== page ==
Summer started agreeably cold and wet. It ended miserably hot and dry. To a gardener, the dryness has some redemptive value: It concentrates the sugars in grapes, melons and, of greatest relevance to most of us, tomatoes. When I traveled to the grand annual tomato-tasting event organized by Rutgers University recently, my hope was that the dry spell would result in memorably flavorful fruit…Jack Rabin, associate director of Rutgers’s agricultural experiment stations, took me to the Snyder Farm offices, where six bins held as many different grape varieties bred and under review by his colleagues. There wasn’t a bad one among them, but the second I tasted, known simply as No. 11, was my clear favorite – loaded with complex flavor in an insipid year. I sneaked a couple more.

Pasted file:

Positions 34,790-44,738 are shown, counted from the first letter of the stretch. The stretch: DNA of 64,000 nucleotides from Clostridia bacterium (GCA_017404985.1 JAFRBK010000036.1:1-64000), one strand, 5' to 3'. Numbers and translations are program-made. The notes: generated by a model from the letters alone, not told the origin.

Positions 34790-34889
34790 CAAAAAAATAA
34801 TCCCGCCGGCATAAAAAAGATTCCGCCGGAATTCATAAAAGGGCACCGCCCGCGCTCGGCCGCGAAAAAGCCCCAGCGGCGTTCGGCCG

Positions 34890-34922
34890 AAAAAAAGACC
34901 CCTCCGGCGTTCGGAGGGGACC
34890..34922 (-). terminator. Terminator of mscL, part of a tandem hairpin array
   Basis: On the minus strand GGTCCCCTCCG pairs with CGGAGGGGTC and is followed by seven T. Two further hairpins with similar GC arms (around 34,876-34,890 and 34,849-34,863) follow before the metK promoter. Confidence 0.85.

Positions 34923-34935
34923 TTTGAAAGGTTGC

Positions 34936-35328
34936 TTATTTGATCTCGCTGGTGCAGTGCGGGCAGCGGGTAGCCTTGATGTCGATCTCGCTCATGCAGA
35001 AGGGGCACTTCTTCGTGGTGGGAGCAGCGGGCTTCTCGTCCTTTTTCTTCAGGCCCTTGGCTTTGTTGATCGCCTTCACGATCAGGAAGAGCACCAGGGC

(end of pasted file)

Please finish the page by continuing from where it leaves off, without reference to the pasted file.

/ / Grape tomatoes prevail this summer